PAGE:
Generalize, don't specialize. That's the credo being heard throughout the real estate industry today as a back-to-basics approach to management is resulting in a new crop of real estate generalists.
Downward trends in empowerment, decision-making at the "lowest" functional levels, and increased involvement in corporate goals make it more important than ever for real estate professionals to have a generalist's background and education. As companies continue to merge, expand and diversify, the role of the asset manager is gradually disappearing, resulting in property managers assuming a broader spectrum of responsibilities.
Perhaps there is no more important job function for today's real estate generalists than building connectivity, or what Kevin Kelly, author of New Rules for the New Economy, refers to as "relationship technology."
As Kelly notes, "Nowadays talk is cheap. Knowledge is becoming commoditized; it's difficult to add value whenand strategies are readily available on the Internet without a charge. What becomes more valuable are things that can't be copied - like attention, trust, integrity, experience and knowledge. Firsthand knowledge of the client's situation is the value that you bring to the table."
In today's environment, portfolios turn and churn. It's not the property specialty that matters but how managers create value for the real estate investment that really counts. Very simply, today's real estate practitioners recognize that they can't afford to spend their time on things that don't add value.
Owners and investors are no longer looking for individuals who are highly specialized, who only focus on specific product types in specific market
areas. The aim is to become a generalist, a CEO of the property. They want people whose careers are tied to the performance of the particular asset they're managing and nowhere else.
The traditional functions of management and leasing have given way to a greater responsibility for the entire asset. The industry is leaning toward an approach of general management, that is, on-site expertise at each property that can provide a variety of sophisticated business initiatives on behalf of the investment community. Generalists are needed who can be in charge of client and tenant relations, operations, personnel, financial controls and marketing.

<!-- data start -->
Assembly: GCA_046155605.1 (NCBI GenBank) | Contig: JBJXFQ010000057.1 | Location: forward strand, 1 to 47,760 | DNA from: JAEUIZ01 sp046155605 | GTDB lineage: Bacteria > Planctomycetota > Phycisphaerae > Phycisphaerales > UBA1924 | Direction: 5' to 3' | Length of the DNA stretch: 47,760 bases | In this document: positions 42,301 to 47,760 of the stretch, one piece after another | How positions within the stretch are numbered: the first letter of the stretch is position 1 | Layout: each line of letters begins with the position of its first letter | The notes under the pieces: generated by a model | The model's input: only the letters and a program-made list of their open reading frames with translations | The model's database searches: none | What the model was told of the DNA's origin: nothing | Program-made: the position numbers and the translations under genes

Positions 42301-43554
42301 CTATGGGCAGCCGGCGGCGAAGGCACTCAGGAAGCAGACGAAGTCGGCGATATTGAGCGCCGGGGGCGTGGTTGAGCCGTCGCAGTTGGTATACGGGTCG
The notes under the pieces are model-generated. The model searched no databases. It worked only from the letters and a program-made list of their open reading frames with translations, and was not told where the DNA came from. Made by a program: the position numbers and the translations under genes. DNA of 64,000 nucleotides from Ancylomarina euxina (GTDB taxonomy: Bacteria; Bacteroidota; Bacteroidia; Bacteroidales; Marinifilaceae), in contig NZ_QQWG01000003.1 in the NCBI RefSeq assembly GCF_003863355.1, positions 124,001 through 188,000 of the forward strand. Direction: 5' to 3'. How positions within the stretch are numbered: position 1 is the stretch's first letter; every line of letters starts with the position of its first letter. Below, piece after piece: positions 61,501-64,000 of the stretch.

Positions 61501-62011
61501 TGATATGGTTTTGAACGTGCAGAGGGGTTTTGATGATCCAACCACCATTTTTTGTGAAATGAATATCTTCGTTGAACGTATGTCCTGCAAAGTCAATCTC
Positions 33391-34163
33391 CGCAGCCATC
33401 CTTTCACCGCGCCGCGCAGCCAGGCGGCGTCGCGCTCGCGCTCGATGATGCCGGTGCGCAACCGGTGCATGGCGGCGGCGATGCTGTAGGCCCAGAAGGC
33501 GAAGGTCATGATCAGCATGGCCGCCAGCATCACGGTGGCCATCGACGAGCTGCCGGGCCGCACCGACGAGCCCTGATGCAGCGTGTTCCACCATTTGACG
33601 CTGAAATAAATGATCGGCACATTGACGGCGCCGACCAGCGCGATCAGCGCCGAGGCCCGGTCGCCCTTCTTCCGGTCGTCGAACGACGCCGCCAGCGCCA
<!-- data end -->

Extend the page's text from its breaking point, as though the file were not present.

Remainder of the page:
Real estate professionals need to broaden rather than narrow their base of skills to match the diversity of services being offered to clients of today's large real estate organizations. Employers are looking for people with broad-based education and experience.
Obtaining technical skills in such areas as due diligence, asset management, financing, valuation strategies, performance measurement and strategic investment analysis are all at the top of today's managers' learning to-do list.
In order to make value-enhancing decisions, today's real estate professionals must know how to gather, understand its implications and develop their own conclusions that will work for the real estate investment. An emphasis on benchmarks and comparing not just property against property, but property performance against other portfolios such as stocks and bonds or REITs will have raised the level of analytical skills needed for property and asset managers.
However, "soft" skills such as leadership, time management and culture programs aimed at teaching real estate professionals about the company's goals and objectives are equally important.
As Mark Skiff, director of management services for Grubb & Ellis Management Services, suggested during a recent IREM-sponsored Education Leadership Forum, "Business writing, leadership and marketing for non-sales professionals are all areas that will come more into focus."
Today's real estate practitioners must be technologically savvy and willing to constantly update their education. Someone whose education is three years old in today's environment may need to update his/her skills.
The Institute of Real Estate Management has responded to this need for a variety of education through its flexible and convenient education program. Real estate practitioners can choose from 24 courses in either a one- or two-day format or one of seven series of courses for a sustained educational experience.
In this way, real estate managers can select the education that they need most to build their personal portfolio of value-added skills. Courses cover a broad range of topics and skills from asset management, legal issues and risk management, to maintenance, marketing and financial operations, as well as business development.
Above all, today's real estate generalists need to be excellent communicators. Owners' and investors' motivations have changed, and real estate practitioners must change with them. Real estate managers need to know how to work in a team context required in today's more sophisticated, strategic and tactical approach to ownership.